Time to Stop Dancing

May (black halter) is expecting in September thanks to a straw.  We held off on breeding Flora (red halter) because she was a bit younger.  It struck us as a good idea to send Flora to the bull rather than bring the bull home, especially since the dairyman we bought Flora and May from didn’t mind.  Further, there was a chance that the dairyman was going to get some pretty high-priced straws in time to use on Flora.  She met the bull instead.  Anyway, off they went just in time for us to get through kidding our goats.  The cows came home again yesterday.  It’s time to stop dancing.

It was nice having a month off from moving the cows.  They came back fat and slick, maybe a bit spoiled.  My pastures (yard) don’t compare to Steve’s pastures.  Not at all.  But we’re improving year after year.

Talking to Your Cows

How do cows talk?  With their mouths….and with their manure.  Their manure says it has been raining a lot recently so let’s stick to the front end for today.

Talk to your cows.  They don’t mind.  But to hear them you have to listen with your eyes.  For example, here the cows told me they don’t care for fescue:

They couldn’t wait to leave the fescue behind.  They were placed on this patch at around 9:30 this morning while the day was still cool and the sun was hidden.  Just before the monsoon du jour hit we put them back in the barn and moved them to the next spot in the early afternoon:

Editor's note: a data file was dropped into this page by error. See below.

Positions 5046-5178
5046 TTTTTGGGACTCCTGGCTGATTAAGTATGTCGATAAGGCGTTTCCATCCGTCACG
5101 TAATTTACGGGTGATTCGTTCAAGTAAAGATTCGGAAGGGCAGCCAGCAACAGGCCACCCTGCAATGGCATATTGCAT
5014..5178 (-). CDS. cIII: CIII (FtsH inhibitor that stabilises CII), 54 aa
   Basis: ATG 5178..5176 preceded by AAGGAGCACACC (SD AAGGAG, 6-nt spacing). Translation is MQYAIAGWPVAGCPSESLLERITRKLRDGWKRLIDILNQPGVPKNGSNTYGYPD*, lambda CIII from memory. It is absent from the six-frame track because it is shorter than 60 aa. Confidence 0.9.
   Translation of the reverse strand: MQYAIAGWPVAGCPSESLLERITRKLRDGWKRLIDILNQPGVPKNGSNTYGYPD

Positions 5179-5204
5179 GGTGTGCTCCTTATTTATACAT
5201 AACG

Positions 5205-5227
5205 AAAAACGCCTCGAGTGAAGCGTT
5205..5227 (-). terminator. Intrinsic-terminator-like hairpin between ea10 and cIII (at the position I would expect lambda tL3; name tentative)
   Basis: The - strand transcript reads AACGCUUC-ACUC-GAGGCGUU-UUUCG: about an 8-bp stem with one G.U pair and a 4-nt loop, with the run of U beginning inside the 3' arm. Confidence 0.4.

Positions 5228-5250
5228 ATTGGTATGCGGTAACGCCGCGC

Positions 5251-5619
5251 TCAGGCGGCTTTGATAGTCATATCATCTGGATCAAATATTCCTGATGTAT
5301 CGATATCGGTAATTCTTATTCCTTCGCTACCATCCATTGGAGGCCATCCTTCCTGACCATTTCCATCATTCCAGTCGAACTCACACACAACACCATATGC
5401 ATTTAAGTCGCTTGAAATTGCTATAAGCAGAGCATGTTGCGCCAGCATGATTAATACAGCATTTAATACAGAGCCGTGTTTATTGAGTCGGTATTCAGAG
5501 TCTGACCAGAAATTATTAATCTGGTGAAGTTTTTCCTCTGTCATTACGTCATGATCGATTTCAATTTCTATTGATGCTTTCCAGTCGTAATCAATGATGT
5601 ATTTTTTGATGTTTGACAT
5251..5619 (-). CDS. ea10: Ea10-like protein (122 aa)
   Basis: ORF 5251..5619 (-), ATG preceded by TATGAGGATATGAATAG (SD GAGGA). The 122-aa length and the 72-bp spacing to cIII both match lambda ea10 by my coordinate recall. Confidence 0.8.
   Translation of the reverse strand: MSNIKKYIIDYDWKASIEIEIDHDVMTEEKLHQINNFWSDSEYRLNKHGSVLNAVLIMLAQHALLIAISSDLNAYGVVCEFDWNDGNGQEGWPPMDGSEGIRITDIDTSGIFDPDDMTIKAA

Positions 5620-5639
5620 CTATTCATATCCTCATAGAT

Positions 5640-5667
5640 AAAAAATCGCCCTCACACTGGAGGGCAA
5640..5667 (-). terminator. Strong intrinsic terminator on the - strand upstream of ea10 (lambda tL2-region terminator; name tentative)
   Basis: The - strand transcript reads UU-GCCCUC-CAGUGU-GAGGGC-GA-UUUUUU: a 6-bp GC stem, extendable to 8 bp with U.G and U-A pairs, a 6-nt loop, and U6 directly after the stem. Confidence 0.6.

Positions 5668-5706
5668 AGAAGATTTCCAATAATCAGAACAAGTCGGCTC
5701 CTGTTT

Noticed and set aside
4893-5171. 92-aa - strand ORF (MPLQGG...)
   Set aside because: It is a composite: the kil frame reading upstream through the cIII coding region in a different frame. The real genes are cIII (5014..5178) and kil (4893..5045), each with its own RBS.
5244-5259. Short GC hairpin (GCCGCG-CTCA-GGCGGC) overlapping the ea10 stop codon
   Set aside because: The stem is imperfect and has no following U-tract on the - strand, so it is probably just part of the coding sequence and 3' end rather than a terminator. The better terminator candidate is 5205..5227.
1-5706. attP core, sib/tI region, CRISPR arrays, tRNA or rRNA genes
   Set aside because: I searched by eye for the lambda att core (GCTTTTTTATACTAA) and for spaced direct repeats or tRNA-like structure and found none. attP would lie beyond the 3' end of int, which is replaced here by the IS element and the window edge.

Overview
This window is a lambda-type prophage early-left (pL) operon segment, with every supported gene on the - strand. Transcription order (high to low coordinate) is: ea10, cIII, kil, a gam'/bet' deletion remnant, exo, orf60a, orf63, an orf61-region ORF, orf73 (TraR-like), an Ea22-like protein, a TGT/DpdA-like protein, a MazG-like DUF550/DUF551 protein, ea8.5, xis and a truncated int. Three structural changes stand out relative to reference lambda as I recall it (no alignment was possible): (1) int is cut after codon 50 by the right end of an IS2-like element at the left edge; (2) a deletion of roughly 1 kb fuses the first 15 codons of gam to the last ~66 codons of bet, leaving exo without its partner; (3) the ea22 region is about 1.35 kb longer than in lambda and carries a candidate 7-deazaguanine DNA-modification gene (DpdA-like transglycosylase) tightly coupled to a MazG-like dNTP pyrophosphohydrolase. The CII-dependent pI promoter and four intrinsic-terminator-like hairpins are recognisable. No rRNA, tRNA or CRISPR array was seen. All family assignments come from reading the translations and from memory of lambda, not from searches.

This spot is right next to the spot they ignored, it’s just colonized by different plants, it’s a different time of day and the monsoon passed…for now.  If you look closely you’ll see white clover, dandelion, plantain, chickweed, pineapple weed, violets and a variety of grasses I’m not so good with…but little fescue.  They ate it right down to the ground.

Now, I’m not as good at speaking cow as I am with chicken or pig but I think this means they liked this spot better.  Or it may mean that early morning, pre-rainstorm fescue isn’t very tasty.  Or that they were really hungry when I let them out of the barn.  I don’t know.


If any of you speak cow…specifically the Jersey dialect, please comment and let me know.

Full disclosure: I broke down and mowed behind the cows the other day.  There were tall clumps of fescue that I just couldn’t ignore.  I can only tolerate so much as I look out my window.  Bear with me.  I’m not there yet.